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Information Experience Design (MA)

Xiaoxing Chen

Xiaoxing Chen is a multimedia artist and researcher based in London and Glasgow, studying at the Royal College of Art for an MA in Information Experience Design. Prior to this, he completed his undergraduate studies at the Guangzhou Academy of Fine Arts. He specialises in the use of interactive installations and moving images to explore social issues.

He is also a service designer and product designer, committed to creating socially impactful services and products.

A man standing by his tent at night.

The womb has long been a symbol of nurturing life and preserving the human bloodline. Today, as reproductive technology becomes more sophisticated, human reproduction does not have to be completely dependent on the womb.

If, in the future, human and even cyborg reproduction becomes completely independent of the womb and human and cyborg offspring are conceived by machines, or even by segments of code, how will the future womb mimic the human womb? How will it emulate the natural experience of human pregnancy? How will it sustain the continuity of culture and blood relations?

The project revolves around these issues and seeks to propose and explore future possibilities through the use of narrative, performance, sound and installation.


Flash fiction - Reproductive Chair

The story is set in the year 2122, when human society is gradually being interfered with by highly intelligent robots. Robots no longer reproduce through their mothers' wombs, but through reproductive chairs.

The story revolves around the main character, MegA24-7, and a chair, an extraordinary chair that acts like a womb and provides a safe cover. MegA24-7 knows that this is where she was born and the chair knows her very well, as it reads and organises her data while she sleeps and even deletes some unimportant data.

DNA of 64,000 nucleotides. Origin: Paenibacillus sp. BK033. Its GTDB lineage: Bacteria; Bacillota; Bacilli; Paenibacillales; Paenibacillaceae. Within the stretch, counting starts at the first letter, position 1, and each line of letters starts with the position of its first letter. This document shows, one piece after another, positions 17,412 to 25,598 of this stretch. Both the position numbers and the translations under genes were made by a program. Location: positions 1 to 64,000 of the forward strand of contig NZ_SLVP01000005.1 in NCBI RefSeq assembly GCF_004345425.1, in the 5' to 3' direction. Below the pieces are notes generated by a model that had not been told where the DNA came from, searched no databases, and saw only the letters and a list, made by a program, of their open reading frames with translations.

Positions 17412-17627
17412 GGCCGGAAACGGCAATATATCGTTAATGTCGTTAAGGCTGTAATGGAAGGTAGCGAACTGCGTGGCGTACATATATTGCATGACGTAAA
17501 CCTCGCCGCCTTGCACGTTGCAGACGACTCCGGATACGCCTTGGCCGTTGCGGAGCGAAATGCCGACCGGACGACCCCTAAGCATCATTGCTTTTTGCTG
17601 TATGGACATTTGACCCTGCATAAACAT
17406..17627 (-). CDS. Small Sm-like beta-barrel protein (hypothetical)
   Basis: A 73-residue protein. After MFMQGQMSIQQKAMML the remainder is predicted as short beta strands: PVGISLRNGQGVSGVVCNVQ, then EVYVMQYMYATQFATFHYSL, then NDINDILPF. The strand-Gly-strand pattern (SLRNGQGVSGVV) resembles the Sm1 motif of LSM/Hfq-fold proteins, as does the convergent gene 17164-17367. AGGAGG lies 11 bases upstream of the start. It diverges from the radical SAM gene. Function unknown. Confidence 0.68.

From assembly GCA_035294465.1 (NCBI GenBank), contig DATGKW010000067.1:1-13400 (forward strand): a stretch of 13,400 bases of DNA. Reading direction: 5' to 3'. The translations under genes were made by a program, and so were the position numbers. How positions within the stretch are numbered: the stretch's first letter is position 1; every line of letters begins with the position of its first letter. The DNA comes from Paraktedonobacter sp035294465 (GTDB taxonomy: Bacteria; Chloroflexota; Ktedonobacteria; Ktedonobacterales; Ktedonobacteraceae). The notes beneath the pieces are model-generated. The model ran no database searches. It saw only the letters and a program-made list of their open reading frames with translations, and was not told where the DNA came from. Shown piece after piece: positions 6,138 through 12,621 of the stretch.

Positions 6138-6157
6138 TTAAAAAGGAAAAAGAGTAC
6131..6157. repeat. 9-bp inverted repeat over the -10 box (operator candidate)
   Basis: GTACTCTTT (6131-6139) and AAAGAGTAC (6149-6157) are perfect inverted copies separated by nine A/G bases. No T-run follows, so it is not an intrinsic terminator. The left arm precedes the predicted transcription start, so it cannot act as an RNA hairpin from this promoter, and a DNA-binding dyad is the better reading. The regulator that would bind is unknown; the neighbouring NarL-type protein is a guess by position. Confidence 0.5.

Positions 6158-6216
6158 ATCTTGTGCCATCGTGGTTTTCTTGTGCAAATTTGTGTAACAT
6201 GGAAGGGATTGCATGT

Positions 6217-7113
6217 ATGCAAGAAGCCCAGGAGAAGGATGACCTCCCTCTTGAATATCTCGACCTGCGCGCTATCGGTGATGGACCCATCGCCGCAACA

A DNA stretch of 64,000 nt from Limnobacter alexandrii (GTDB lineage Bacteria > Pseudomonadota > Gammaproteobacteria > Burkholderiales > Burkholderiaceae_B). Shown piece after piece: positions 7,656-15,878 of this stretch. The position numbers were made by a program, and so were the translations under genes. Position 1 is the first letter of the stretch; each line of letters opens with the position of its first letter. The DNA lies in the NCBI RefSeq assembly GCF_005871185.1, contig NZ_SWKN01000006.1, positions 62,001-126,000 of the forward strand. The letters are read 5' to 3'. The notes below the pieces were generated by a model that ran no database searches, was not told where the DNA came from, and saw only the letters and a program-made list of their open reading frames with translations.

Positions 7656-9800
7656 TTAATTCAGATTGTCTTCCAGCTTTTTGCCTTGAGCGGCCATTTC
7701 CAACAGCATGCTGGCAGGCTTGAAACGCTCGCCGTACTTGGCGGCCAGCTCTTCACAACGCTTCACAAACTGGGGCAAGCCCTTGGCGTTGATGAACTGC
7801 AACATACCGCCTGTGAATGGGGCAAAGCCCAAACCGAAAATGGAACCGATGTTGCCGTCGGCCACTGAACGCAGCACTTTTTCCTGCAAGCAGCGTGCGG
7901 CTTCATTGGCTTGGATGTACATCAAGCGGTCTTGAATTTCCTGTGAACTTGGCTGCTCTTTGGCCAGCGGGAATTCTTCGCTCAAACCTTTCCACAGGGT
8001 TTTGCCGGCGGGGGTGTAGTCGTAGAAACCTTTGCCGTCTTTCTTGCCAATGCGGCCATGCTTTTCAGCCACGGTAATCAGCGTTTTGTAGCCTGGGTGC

One day, when MegA24-7 tries to destroy the reproductive chair, it collapses and the next morning the same robot creature slowly opens its eyelids, "Good morning MegA24-8, are you sitting comfortably?" the chair asks.

In the story, when the reproductive process is initiated, the mother's body does not 'die'. Instead, the body is inherited by the offspring, while the mother's consciousness is replaced by that of the offspring.


Installation - Reproductive Chair

The humanistic exploration of robotics towards segmentation is an inevitable trend, and as the continuation of civilisation depends on reproduction, exploring the future of robotic in vitro reproduction in this context helps humanity to build thinking about reproduction, an installation that explores how the cultural environment we live in affects us at birth and what we are given while we are inside the womb.

In the novel, the future reproductive procedure is carried out on a reproductive chair. The installation uses the reproductive chair as a vehicle to suggest the possibility of future reproduction through a dynamic installation and multiple screens. The reproductive chair monitors and analyses the cultural activities of the parent and controls the retained human cells in order to obtain the genetic information needed to pass on to the next generation once the reproductive process has been initiated.

This work aims to suggest future possibilities while exploring what gives meaning to reproduction and what it is that we need, by blurring the boundaries between the artificial and the non-artificial, the father and the offspring.


Mixed media


110cm x 110cm x 100cm